Example 3:
Now this is something I use it for: When I create windows in PureBasic, instead of using numeric ID's, I tend to have a template window constructor which constructs the window, gadgets, etc.. has all the event handlers, additional data, and so on encapsulated into a structure... You send the form structure (say 'MyForm') to the allocator, it manages the memory allocation and you can create procedures that will take the pointer, and manipulate the window for whatever purpose..

There's 3 very basic examples... Satisfied?, or should I dig around for my old pair of boxing gloves?

If you actually read what the first post says, it tells you pretty clearly what the piece of code does, so rather than just throw in a very arrogant chain of questioning, just take the decision of "Nope, doesn't suit my needs" and move on.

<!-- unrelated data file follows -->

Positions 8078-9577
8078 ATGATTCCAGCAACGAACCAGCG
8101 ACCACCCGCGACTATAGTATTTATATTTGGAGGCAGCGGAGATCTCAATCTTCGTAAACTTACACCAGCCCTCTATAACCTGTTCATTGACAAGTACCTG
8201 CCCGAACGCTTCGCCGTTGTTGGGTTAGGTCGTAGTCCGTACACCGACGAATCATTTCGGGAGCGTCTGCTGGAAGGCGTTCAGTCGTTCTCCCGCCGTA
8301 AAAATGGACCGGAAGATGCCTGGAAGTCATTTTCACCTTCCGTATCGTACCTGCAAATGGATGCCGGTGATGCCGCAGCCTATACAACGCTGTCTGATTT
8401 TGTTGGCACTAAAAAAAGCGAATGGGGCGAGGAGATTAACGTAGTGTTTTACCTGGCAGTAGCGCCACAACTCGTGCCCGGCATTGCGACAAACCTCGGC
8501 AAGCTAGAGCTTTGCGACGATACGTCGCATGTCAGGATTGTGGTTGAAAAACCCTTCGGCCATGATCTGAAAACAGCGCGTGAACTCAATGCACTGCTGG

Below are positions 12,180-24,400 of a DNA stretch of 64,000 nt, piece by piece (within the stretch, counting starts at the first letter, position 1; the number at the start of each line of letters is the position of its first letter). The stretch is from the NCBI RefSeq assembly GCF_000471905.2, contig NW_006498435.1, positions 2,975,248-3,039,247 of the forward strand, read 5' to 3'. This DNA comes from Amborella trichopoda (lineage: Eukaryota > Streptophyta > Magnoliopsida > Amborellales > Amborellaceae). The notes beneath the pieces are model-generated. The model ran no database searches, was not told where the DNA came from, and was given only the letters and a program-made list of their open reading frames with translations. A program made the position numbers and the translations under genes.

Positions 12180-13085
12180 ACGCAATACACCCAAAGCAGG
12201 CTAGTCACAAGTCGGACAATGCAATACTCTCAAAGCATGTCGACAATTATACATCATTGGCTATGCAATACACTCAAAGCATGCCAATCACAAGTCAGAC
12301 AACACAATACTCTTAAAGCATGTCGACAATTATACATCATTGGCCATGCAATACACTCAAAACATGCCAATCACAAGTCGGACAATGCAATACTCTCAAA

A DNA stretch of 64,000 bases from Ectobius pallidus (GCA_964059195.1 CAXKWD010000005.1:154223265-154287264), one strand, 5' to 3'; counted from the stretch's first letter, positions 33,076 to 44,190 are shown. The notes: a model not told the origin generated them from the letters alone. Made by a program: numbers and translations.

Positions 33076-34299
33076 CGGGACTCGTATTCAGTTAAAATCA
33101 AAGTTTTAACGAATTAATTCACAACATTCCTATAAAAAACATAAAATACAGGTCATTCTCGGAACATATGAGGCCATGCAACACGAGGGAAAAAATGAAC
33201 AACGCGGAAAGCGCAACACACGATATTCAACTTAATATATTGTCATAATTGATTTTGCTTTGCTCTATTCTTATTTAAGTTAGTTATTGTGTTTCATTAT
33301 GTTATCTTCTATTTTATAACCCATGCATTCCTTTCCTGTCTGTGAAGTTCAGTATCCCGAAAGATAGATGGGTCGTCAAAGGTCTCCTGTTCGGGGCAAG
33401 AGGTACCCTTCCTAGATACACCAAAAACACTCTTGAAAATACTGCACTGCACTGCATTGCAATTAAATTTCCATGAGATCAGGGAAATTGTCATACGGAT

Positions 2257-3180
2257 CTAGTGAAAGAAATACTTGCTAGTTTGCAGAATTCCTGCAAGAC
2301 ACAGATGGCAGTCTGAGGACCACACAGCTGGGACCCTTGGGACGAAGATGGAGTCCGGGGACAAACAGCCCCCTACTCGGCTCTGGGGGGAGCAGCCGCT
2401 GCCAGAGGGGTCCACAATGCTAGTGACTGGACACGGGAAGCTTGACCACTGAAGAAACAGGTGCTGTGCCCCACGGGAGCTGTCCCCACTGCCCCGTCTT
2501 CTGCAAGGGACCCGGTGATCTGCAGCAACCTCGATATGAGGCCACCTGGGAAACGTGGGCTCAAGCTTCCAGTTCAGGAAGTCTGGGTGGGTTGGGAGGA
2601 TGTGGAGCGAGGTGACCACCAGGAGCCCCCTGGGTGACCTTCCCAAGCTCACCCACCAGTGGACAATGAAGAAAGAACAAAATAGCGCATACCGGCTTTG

_________________
Thanks!


Top
 Profile  
Reply with quote  
 Post subject: Re: Structured Data 'New' and 'Delete'
PostPosted: Sat Mar 10, 2012 8:41 pm 
Offline
Addict
Addict

Joined: Thu Jun 07, 2007 3:25 pm
Posts: 3845
Location: Berlin, Germany
Env wrote:
Satisfied?, or should I dig around for my old pair of boxing gloves?

If you actually read what the first post says, it tells you pretty clearly what the piece of code does, so rather than just throw in a very arrogant chain of questioning, just take the decision of "Nope, doesn't suit my needs" and move on.

You did not understand most of what I wrote or preferred to ignore it. However, that's no reason to become abusive.

_________________